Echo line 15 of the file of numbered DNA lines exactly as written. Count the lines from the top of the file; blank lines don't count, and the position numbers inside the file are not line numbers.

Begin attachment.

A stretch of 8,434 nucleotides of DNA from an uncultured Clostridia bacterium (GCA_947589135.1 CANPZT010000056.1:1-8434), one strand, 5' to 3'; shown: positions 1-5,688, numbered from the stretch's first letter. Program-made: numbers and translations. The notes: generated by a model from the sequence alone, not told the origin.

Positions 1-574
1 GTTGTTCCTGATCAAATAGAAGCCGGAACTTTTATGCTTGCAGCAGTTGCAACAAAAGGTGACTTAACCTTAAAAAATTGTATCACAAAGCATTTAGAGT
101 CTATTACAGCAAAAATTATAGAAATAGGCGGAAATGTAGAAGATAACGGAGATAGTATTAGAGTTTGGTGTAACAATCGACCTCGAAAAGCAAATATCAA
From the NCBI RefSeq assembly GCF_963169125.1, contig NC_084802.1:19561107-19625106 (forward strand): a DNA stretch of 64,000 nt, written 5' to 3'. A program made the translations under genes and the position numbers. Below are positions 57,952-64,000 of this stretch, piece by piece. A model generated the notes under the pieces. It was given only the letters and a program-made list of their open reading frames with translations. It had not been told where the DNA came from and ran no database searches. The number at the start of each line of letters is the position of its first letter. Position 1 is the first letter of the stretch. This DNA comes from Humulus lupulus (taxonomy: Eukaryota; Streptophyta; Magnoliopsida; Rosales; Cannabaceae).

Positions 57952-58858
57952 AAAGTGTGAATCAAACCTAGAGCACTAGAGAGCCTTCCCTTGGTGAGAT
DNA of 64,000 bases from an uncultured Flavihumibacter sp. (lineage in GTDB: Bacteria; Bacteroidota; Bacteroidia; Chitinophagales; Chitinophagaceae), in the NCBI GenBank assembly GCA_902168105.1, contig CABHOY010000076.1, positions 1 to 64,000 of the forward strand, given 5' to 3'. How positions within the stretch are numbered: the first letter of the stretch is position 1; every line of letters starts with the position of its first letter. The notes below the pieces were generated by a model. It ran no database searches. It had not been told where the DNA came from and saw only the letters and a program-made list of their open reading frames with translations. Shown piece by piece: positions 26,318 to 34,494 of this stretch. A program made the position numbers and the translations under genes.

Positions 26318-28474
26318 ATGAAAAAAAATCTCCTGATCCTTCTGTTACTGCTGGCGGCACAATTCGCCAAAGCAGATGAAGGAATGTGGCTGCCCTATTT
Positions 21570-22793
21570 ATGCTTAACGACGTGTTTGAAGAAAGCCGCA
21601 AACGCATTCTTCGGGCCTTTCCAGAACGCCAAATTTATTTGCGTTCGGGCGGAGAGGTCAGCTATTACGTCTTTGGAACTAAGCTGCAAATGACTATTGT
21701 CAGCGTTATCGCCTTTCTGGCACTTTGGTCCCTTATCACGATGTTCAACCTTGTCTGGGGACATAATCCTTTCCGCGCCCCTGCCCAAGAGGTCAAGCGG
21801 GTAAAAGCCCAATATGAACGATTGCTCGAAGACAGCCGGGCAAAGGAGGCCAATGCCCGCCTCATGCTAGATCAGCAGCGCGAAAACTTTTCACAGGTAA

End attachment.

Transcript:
21801 GTAAAAGCCCAATATGAACGATTGCTCGAAGACAGCCGGGCAAAGGAGGCCAATGCCCGCCTCATGCTAGATCAGCAGCGCGAAAACTTTTCACAGGTAA